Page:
HTTP Load Testing Challenges:  Load Testing SPAs

With extensive use of dynamic pages, SPAs present a new challenge for HTTP load testing to create the most realistic load environment. Following are the pivotal points that make the traditional HTTP load testing a thing of past.


Real Browser-based Load Testing

As we have discussed, SPAs rely on the heavy computation of HTML by the browser using JavaScript instead of the server. This dramatically changed the interaction between clients and servers. To effectively and correctly generate the GET/POST load for your application, you need to use tools that simulate test users from real browsers.


Location-based Load Testing

Most probably, your SPAs would factor in location-based data for customizing the content.  For example, currency or local trade along with the varied performance of transactions. Real browser-based load testing from multiple locations would generate a realistic load for your application to optimize geo-location performance.


Transaction-based Load Testing

Mapping user actions with scripts for individual actions and parameters-based actions is a vital part of load testing SPAs. For example, it is an e-commerce website and you want to generate a realistic load for it, you would want to load pages with filters and sorting combinations to see how that will affect your website performance for high traffic.


RIA Load Testing

Your SPAs are going to evolve as per your business requirements. One day you would have video content, and another day you would have a polling contest. If it is a gaming application, then it will all sorts of user interactions and rendering. Your load testing solution should be able to test virtually anything that can be rendered and executed in the browser.



Why HTTP Load Testing Isn’t Enough: Load Testing Modern, Dynamic Applications

Traditional HTTP load testing is not capable of generating realistic load based on these factors and requirements. These challenges require a new and comprehensive approach to combine everything in a holistic way to produce the most realistic load.  SPAs often include new innovative ways of doing things and solving problems for users with multi-layered technology stack and RIA technologies. Thus, making it traditional HTTP load testing challenging to serve the testing purpose.  To solve this problem, you need a platform that enables you to record actual transactions and interactions in real browsers and from multiple-locations. Ease of recording these transactions and scripting also plays a vital role in selecting such a platform; else, you would waste your time scripting rather than real HTTP load testing.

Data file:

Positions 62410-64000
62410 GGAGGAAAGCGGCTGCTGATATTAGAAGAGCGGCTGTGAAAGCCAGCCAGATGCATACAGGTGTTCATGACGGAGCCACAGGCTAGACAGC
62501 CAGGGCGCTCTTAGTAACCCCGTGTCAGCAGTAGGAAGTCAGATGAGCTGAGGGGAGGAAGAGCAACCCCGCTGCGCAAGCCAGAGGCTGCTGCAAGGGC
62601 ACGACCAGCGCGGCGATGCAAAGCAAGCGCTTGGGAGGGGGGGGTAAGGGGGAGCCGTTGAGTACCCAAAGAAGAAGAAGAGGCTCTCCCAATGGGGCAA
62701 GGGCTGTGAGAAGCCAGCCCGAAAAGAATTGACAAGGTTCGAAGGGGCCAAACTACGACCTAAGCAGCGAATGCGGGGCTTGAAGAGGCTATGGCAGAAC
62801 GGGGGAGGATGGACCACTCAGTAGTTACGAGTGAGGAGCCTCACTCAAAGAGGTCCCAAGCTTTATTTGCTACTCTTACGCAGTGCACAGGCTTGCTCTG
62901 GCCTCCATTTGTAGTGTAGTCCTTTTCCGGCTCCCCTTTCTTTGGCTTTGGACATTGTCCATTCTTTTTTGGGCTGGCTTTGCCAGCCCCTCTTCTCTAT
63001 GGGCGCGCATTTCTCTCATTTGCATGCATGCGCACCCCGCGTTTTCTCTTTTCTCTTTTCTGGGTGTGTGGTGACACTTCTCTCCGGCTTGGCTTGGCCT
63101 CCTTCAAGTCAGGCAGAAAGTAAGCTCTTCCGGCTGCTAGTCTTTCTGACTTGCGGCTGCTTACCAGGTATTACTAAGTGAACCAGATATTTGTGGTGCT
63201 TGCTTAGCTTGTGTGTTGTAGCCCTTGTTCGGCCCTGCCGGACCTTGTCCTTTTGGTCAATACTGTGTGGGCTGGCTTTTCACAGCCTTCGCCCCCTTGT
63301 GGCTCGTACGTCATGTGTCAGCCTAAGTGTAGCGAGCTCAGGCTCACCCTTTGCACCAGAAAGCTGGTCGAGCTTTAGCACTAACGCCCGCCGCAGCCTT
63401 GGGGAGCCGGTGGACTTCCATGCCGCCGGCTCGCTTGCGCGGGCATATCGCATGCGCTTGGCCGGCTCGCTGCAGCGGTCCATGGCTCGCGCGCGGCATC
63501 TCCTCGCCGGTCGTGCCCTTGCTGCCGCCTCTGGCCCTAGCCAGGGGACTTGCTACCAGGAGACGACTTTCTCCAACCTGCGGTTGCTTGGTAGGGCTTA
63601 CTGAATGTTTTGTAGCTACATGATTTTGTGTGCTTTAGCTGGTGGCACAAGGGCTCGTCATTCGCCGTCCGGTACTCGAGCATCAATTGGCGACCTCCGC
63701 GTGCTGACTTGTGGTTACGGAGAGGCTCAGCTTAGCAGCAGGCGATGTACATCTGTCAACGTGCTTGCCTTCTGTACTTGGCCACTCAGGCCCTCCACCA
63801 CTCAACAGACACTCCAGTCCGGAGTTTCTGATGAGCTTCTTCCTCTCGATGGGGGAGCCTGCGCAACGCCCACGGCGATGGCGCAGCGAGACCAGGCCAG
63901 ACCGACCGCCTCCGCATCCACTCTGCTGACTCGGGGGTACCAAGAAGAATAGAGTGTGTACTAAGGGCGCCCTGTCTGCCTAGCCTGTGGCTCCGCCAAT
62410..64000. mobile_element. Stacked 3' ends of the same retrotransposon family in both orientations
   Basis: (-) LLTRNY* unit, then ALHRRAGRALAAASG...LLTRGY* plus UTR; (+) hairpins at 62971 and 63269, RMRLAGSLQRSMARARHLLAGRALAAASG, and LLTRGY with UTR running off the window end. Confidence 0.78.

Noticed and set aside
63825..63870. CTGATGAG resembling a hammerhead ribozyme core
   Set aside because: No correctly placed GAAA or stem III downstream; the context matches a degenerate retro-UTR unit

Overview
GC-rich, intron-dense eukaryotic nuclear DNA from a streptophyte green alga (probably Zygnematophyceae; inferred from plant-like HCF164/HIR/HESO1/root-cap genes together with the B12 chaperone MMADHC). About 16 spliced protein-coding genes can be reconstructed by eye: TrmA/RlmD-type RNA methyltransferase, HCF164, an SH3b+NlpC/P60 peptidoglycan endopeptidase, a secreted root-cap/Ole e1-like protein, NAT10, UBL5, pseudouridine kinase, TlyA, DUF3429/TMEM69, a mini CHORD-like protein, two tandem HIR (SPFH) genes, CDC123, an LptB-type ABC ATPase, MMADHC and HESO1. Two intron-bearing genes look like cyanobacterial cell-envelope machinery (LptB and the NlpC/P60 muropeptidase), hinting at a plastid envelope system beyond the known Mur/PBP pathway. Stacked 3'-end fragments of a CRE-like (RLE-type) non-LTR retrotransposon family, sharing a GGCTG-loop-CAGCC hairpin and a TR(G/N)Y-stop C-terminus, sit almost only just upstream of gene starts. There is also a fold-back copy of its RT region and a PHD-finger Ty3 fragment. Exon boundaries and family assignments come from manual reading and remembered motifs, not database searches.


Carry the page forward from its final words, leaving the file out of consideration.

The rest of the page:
LoadView comes with the EveryStep Web Recorder to create load testing scenarios with a simple point and click scripting that gets you going in no time. With LoadView, you can also test users from real browsers from multiple locations to verify that your application is running fine and serving accurate content under stress without lagging or bottlenecks.  The combination of the EveryStep Web Recorder with the LoadView platform creates such a comprehensive load testing platform that you can proactively figure out everything required for your SPAs to perform consistently and correctly under all load testing use cases.

Try the LoadView platform today and receive up to 5 free load tests to get started!